NEW YORK (Reuters) - Just days after a massive hacking attack on employees at Sony's Hollywood studio, distributor of the new James Franco comedy about a plot to assassinate North Korean leader Kim Jong Un, the actor wasted no time as host of "Saturday Night Live" and mined the situation for all it was worth.
Franco stars with Seth Rogen in the new film "The Interview" which centers on a plot to kill Kim, used as comic fodder.
The cyber attack shut down most of the studio's network for more than a week and hackers released sensitive data over the Internet, including employee salaries, Social Security numbers and high-quality digital versions of several unreleased films.
Speculation has swirled that North Korea was involved as reprisal for the upcoming film due to be released on Dec. 25. Pyongyang on Sunday denied culpability but said it may have been the work of pro-North Korean supporters.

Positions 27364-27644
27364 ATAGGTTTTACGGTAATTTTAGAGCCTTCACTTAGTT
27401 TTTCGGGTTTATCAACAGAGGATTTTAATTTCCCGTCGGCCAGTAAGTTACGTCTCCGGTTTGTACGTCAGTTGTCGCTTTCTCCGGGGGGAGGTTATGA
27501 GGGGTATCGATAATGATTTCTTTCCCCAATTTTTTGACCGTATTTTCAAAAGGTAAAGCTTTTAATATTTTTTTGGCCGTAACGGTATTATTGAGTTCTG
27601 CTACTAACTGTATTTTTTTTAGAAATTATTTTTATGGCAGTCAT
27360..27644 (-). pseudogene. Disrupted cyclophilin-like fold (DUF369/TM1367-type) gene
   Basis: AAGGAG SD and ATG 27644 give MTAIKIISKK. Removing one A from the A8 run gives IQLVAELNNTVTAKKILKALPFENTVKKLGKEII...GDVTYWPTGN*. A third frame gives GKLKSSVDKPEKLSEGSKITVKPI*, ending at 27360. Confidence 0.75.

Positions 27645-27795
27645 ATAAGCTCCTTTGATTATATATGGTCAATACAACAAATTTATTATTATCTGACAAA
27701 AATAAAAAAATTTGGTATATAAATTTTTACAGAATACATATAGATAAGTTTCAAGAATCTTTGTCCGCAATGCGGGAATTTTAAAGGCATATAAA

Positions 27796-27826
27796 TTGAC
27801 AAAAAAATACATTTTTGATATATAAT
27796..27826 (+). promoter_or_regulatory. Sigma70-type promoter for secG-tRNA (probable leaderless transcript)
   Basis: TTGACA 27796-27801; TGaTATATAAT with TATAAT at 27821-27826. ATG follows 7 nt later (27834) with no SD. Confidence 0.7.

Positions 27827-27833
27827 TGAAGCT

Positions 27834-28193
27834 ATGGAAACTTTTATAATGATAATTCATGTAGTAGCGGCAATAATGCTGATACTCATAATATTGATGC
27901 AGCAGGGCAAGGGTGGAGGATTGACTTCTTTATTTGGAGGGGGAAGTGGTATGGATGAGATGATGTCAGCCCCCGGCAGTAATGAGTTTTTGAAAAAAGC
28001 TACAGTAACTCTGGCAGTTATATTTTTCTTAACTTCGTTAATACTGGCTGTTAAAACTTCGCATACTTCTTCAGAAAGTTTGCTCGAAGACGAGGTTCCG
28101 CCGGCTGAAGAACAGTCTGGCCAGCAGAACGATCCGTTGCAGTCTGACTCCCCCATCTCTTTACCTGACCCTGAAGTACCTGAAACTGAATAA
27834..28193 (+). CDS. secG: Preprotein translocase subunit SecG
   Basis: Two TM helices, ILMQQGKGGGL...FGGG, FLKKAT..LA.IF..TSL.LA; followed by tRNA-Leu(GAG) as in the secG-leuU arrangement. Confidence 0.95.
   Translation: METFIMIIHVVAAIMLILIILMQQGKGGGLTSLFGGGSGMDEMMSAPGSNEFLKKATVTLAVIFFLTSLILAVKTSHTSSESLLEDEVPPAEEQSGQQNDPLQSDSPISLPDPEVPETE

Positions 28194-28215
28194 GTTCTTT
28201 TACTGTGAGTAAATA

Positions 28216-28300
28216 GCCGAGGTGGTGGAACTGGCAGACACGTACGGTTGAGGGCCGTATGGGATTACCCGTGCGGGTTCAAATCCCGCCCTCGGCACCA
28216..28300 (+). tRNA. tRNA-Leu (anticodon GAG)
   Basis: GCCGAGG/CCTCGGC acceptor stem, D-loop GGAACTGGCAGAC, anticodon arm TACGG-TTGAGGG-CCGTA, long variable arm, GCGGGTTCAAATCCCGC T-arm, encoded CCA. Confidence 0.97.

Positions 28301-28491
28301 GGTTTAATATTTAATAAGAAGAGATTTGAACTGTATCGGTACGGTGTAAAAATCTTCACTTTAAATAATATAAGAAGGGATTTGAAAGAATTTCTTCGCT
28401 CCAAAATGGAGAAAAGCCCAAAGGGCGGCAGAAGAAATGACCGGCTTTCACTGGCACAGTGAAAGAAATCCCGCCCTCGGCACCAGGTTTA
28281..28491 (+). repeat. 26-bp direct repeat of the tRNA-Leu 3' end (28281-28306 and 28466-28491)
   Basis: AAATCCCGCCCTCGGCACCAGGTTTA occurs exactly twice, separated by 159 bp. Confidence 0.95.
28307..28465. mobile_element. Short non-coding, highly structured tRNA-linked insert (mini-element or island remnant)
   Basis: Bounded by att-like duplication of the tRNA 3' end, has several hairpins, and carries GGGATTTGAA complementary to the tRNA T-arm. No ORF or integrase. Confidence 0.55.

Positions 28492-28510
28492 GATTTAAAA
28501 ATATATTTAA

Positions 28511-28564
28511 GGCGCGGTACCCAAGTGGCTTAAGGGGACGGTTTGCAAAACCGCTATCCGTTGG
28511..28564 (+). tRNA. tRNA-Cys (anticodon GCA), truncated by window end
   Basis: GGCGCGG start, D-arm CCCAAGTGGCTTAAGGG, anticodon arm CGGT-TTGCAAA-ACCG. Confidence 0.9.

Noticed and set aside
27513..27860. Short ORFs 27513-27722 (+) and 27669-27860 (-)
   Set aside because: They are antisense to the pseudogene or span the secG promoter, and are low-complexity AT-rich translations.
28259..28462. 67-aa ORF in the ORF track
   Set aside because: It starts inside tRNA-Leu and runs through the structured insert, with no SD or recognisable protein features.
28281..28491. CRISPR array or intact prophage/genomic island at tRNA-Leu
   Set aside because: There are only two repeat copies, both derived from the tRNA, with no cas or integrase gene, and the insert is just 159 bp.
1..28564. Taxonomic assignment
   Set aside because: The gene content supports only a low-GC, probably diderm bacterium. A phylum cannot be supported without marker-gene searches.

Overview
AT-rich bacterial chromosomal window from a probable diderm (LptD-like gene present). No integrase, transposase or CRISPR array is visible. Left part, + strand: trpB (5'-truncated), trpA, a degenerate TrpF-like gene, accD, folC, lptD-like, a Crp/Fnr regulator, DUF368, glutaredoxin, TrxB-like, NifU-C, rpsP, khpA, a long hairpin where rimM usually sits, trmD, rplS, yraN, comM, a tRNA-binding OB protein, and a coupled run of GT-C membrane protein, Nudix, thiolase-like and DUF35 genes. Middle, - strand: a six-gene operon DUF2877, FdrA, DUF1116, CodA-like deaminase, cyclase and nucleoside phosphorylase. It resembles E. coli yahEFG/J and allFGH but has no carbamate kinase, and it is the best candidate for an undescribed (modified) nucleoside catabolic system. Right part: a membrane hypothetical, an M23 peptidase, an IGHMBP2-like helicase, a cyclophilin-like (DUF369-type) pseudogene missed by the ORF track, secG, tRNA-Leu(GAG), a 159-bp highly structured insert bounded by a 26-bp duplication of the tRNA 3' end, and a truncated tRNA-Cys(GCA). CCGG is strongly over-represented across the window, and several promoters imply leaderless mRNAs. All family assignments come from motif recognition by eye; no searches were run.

"Something pretty crazy happened this week," Franco said on the live NBC comedy show, detailing the hacking. "And I know eventually they're gonna' start leaking out stuff about me."
The actor then listed some upcoming revelations, including that "my email is CuterThanDaveFranco@aol.com. My password is LittleJamesyCutiepie."
Rogen then appeared at Franco's side and warned: "It's much much worse ... An hour ago they released some of our private photos from our phones." Franco asked if these included pictures the pair had just taken in his dressing room.
A series of pictures of the two in various compromising positions followed, ranging from them curled up together in bed to a mock Christmas card featuring the pair naked but for oversized Christmas stockings covering their nether regions, posing with Santa Claus.
Franco ended the bit saying "Oh also, all the girls who got any Instagram messages from me this year, last year, the hackers did it. It was the hackers," whereupon the show cut to a commercial for "The Interview," opening on Dec. 25.
(Reporting by Chris Michaud; Editing by Chris Reese)